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Otto Warmbier’s parents criticize Trump and Kim

by Rachel Lynn Aldrich
Posted 3/01/19, 11:31 am

The parents of an American college student who died after being detained in North Korea released a statement Friday blaming North Korean leader Kim Jon Un and rebuking U.S. President Donald Trump. After the two leaders met this week in Hanoi, Vietnam, Trump said he takes Kim “at his word” that the leader was unaware of any mistreatment of Otto Warmbier. In the statement, Warmbier’s parents said they were “respectful” during the summit but now needed to speak out. “Kim and his evil regime are responsible for the death of our son Otto,” they wrote. “Kim and his evil regime are responsible for unimaginable cruelty and inhumanity. No excuses or lavish praise can change that.” Warmbier died in June 2017 after he was released from North Korea and returned home in a vegetative state.

“I want to make clear that we can never forget about Otto,” Republican Sen. Rob Portman, from the Warmbiers’ home state of Ohio, told The Hill. “His treatment at the hands of his captors was unforgivable and it tells us a lot about the nature of the regime.”

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Rachel Lynn Aldrich

Rachel is an assistant editor for WORLD Digital. Follow Rachel on Twitter @Rachel_Lynn_A.

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  • Ed Schick
    Posted: Fri, 03/01/2019 01:45 pm

    President Trump made a very dishonorable statement that defended Kim Jon Un and insulted the parents and memory of Otto Warmbier. Arresting a US citizen and causing brain death are hideous crimes only seen in the most brutal governments and yet President Trump believes that the leader of this government was totally unaware of the incident. The President made it sound even worse when he likened Warmbier to any other prisoner in Kim Jon Un's cruel regime. We need a better stance and better statements from our government leaders.

  • John Kloosterman
    Posted: Fri, 03/01/2019 04:12 pm

    Trump has yet to find a dictator he won't trust over his own intelligence officials.

  • Cyborg3's picture
    Posted: Sat, 03/02/2019 01:58 am

    What would you have Trump do? Condemn him? Yes better yet call him out as a ruthless dictator! Call him names and then ask him to give up his nukes! Real smart, right! 

    Trump sees the larger picture where down the road we could see a nuke hurling toward Seattle, San Francisco, San Diego, Phoenix, Denver or some other large city. Possible, Kim could blast the nuke in space above the US taking out all our computers and telecommunications sending us back into the dark ages with the EMP blast. Of course, China would egg Kim along and once we are brought to our knees then China could ascend as the sole world power.  These are possible scenarios of the future and Trump sees the threat that NK poses for us and is seeking to move Kim around on the issue of giving up his nukes.  When Kim was insisting that he first gets his goodies (removing all tariffs) before he removed any facilities and nukes, Trump wisely walked away but left the door open for future negotiations. I would bet that Kim will be at the table again shortly but this time agreeing to some of Trumps demands, though likely he will continue some games but Trump will continue in strength to move him along with the carrot and stick method.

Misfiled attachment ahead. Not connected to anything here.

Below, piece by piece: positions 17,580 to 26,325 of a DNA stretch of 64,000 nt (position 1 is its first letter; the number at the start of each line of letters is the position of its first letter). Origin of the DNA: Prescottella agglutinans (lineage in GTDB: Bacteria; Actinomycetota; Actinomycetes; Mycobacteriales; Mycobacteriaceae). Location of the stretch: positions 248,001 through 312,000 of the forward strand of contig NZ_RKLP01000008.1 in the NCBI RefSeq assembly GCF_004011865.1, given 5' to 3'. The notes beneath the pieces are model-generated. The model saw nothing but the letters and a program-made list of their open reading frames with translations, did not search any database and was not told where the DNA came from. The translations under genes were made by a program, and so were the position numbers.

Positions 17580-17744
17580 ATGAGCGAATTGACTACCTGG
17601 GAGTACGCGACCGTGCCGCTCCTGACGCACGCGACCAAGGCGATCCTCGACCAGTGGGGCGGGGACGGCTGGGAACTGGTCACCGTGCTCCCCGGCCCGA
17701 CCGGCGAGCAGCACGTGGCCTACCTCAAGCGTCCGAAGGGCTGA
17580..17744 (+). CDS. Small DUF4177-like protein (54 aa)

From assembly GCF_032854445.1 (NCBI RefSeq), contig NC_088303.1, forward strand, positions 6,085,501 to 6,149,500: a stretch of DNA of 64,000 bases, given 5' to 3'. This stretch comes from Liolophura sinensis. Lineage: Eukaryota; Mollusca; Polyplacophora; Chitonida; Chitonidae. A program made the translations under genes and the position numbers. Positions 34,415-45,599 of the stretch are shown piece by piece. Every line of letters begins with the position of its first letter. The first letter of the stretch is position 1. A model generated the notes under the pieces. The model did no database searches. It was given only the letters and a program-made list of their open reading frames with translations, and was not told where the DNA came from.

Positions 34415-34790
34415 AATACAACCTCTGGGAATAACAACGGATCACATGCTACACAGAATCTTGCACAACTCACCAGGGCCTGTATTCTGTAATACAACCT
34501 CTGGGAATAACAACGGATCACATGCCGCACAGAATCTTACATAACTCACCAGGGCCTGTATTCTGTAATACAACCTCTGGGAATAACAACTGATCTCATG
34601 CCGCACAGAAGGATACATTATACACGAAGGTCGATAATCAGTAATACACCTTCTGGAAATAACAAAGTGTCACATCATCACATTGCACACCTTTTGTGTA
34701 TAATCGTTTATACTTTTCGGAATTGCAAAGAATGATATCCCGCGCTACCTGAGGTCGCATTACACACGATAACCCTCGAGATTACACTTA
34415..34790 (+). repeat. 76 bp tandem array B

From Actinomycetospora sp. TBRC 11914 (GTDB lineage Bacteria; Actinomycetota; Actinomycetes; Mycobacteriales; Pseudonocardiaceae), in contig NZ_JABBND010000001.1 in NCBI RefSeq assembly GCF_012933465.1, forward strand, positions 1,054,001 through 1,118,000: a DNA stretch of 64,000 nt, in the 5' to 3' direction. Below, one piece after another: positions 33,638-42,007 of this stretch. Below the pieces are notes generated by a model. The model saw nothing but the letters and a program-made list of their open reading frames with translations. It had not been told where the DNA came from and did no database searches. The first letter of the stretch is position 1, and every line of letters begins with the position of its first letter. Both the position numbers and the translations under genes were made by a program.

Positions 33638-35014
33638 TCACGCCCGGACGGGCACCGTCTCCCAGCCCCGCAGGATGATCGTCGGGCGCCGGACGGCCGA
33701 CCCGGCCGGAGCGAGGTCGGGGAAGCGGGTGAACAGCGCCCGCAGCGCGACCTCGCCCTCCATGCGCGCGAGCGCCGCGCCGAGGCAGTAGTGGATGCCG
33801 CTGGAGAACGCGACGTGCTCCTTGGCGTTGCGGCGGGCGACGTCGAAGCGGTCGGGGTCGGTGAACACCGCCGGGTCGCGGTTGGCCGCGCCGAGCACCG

• John Kloosterman
    Posted: Sat, 03/02/2019 02:16 am

    Another weird thing.  People spent the whole campaign talking about how they loved how honest Trump was.  Now they love the way he lies. 

    No one forced the president to compliment Kim.  There was no threat of war if he didn't say how much he trusted Kim on Warmbier.  Multiple nations have condemned Kim for his killing of millions, yet war has not broken out.   Reagan did not hesitate to call the Soviet Empire evil, and the world was a lot closer to nuclear destruction then than it is now.

    Think through this.  Would Kim, under any circumstances, de-nuclearize while still murdering millions of his own people?  Do you think he'd expect people to trade with a human rights violator?  Does he seem like a person who'd risk getting rid of his defenses while he was busy being a genocidal tyrant?  If anything, the human rights violations should be FIRST on the table--the nukes second.  If we were talking about denuclearization we should be talking to India and Pakistan.

  • charles jandecka
    Posted: Fri, 03/01/2019 01:59 pm

    No, your son alone is repsonsible for his death; being one of many US citizens who have foolishly chosen to misbehave abroad, only to suffer dire consequences!

  • Cmakowski
    Posted: Sat, 03/02/2019 10:39 am

    I gotta agree here. Hard hard bitter pill to swallow. I can’t fault Mr. Trumps handling of this incredibly complicated issue with this evil regime, agreeing with another comment from Cyborg, and have been impressed with the amount of compassion from him regarding this tragic figure. It could be that Mr. Un didn’t know, but whether or not that is a lie, it still implicates his role in his own dictatorship and makes it even clearer the level of complication in dealing with NK. Everyone involved needs our prayers. 

  • OldMike
    Posted: Fri, 03/01/2019 02:23 pm

    Kim has maintained a regime where extreme cruelty is the norm. So in that sense Kim is responsible for Otto Warmbier’s death. But it is ludicrous to believe any leader, of any nation, receives info about or exercises personal supervision of every action taken by every unit of his government’s various branches. It’s not a stretch to say Kim didn’t know the details of Warmbier’s case. 

    As for Warmbier himself, he was visiting one of the most repressive nations on earth yet of his own volition acted like a dumb spoiled American teen vandal. That sure does not reflect well on the upbringing he received from his parents. 

    However, Mr. Jandecka, you are way too harsh on Warmbier. Warmbier behaved stupidly but that should not be cause for a death sentence anywhere on earth.